SAN FRANCISCO, CA May 3, 2016/ Troy Media/ – It’s not easy being a manager. Besides feeling that you need a degree in Abnormal Psychology to understand your most eccentric employees, you also need to manage logistics if your workforce is not in the same location.
Fortunately, logistics are the easy part. Programs like [popup url=”http://www.asuresoftware.co.uk/” height=”1000″ width=”1000″ scrollbars=”1″]Asure Software[/popup] give you a versatile platform to manage almost any type of remote workforce, whether you’re outsourcing to freelancers or working with mobile employees. Automation has made logistics a refreshingly logical task. An added bonus to simplifying logistics is that this gives you more time to focus on the more challenging task of thinking like a behaviour psychologist when dealing with people.
Here are five tips for getting the most out of your workforce without losing your mind:
- Don’t keep trying to improve your theories
People are difficult to manage.
It doesn’t matter if you use the System Approach, the Quantitative Approach, the Total Quality Management Approach, or the Learning Organization Approach. It doesn’t matter if you use Team Building Theory, Chaos Theory, Open System Theory, or Contingency Theory.
If people, as a rule, had positive attitudes, enjoyed collaboration, and worked hard any of these theories would work. And they would work even better if you were managing exceptional talent.
While management theories are elegant, [popup url=”http://www.forbes.com/sites/victorlipman/2014/06/09/6-tips-for-managing-people-who-are-hard-to-manage/#4eb5427c796d” height=”1000″ width=”1000″ scrollbars=”1″]difficult people are hard to understand[/popup].
Why are a few people happy, diligent, and highly motivated while others like to gossip, milk the clock, and glumly question the meaning of life?
Here are some common paradoxes you come across as a manager:
- · Some are easy to manage, others hard
- · Some are talented, but don’t collaborate; others collaborate, but lack essential skills
- · Some are too mild-mannered, others too aggressive
- · Some are champions of focus, others get distracted by gossip and smartphones
- · Some are sweet and honest but low on competence, others think like basket cases, but do an amazing job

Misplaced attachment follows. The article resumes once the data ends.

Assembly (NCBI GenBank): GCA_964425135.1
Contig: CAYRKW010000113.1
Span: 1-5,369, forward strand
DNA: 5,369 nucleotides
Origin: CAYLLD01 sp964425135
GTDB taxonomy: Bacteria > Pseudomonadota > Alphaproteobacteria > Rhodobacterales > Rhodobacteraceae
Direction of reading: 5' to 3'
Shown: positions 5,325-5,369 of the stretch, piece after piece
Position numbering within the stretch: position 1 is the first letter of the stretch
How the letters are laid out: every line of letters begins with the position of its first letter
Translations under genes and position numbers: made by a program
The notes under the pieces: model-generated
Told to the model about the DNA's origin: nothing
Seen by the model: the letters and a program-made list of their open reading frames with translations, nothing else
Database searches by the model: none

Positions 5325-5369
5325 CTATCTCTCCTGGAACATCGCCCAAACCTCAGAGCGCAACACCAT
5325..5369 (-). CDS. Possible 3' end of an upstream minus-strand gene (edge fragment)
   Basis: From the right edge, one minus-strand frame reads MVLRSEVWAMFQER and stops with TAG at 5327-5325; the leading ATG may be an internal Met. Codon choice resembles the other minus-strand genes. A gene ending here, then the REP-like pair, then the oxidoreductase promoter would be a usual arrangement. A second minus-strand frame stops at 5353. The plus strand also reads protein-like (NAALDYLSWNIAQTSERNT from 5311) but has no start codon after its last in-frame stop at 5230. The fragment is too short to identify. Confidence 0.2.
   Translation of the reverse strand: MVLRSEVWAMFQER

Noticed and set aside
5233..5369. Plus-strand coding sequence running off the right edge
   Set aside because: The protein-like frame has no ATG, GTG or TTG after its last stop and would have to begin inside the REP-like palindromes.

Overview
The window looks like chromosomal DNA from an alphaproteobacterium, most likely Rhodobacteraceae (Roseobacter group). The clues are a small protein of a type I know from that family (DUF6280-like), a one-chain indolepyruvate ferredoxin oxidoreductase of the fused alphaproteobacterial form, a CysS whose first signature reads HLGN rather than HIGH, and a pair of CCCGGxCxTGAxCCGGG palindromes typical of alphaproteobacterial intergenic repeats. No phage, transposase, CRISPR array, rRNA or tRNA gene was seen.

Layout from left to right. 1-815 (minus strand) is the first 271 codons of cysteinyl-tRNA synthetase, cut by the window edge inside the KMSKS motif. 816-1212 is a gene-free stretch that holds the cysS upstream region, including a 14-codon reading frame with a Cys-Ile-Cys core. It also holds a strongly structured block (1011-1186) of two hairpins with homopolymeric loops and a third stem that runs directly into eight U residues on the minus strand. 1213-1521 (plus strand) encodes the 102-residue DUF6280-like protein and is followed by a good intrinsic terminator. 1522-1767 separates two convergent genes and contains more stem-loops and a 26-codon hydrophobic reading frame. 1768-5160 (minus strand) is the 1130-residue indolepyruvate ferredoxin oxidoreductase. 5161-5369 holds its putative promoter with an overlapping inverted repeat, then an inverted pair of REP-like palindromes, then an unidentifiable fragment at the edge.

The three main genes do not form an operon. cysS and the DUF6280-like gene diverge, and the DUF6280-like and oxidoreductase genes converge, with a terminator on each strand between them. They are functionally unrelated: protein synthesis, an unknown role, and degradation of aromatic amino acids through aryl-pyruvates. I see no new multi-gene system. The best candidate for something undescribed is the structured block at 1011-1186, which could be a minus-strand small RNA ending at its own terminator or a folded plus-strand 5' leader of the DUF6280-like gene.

So the first thing to do is recognize that you don’t have to find a better theory or improve employee training. Instead, recognize that human beings tend to be unpredictable in a work environment.
- Don’t ask for fewer frustrations, ask for more patience
When you have high expectations, you see potential just waiting to emerge with the right stimulus. Consequently, you do your best to get people to feel more engaged. When people don’t respond to your [popup url=”http://www.troymedia.wpmudev.host/2016/04/12/guide-motivating-unmotivated/” height=”1000″ width=”1000″ scrollbars=”1″]motivational strategies[/popup], you get frustrated.
On the flip side, you also feel the pangs of disappointment. Perhaps perfectly competent salespeople blow sales that could have made the company a fortune. Perhaps normally astute accountants make egregious errors that cost the company money.
At the end of the day, you feel highly frustrated. Things just aren’t going the right way, and, what’s worse, you’re somehow responsible for it all.
While motivation is a good thing, you can also be over-motivated. As a manager, you may put a little too much skin in the game and walk away bruised.
The secret is to take a more Zen approach. Don’t take things personally. Stay calm. Stay positive. Behave like a scientist observing unusual phenomena and taking careful notes.
- Don’t complain, don’t explain
When things aren’t going your way and when people are not doing the things they should be doing, it’s easy to become bitter. As a result, you complain to colleagues and develop a sour disposition. Instead of trying to solve the problem by finding ways to make people more productive, you contribute to it by treating them harshly.
You may also veer the other way, trying to be fair and even-minded about everything. Instead of issuing orders and getting the job done, you spend a lot of time explaining to recalcitrant employees’ company policies and why things should be done in a certain way. You’re assuming that people aren’t doing the work they should do because they don’t grasp the full picture. While this may be true in some instances, some people just don’t like to take on too much responsibility.
- Approach conflicts impartially
Conflict is an inevitable part of management. As a general rule, managers tend to take one of two approaches. Either they try to dominate the situation with force of will or they back away, hoping that things will settle down in the fullness of time. Neither of these options is the right way to approach a volatile situation.
When handling conflict, try these logical steps:
- Don’t take it personally
- Don’t side with one party or another
- Look at the situation from an objective perspective
- Apply the most logical solution
- If you are out of your element, get help from someone who knows how to deal with the situation better
- Choose empathy before discipline
Sometimes people are hard to manage because they are dealing with personal issues that you know nothing about. For instance, if a top salesperson consistently underperforms, it may not be due to lack of motivation but due to health issues that are making him fumble with his presentations.
When people behave in a way that is contrary to their usual performance, stern rebukes and punitive measures aren’t going to help. Instead, find out what is going on behind the scenes before taking disciplinary action to correct their performance. When employees feel understood, they come around and do their work properly.
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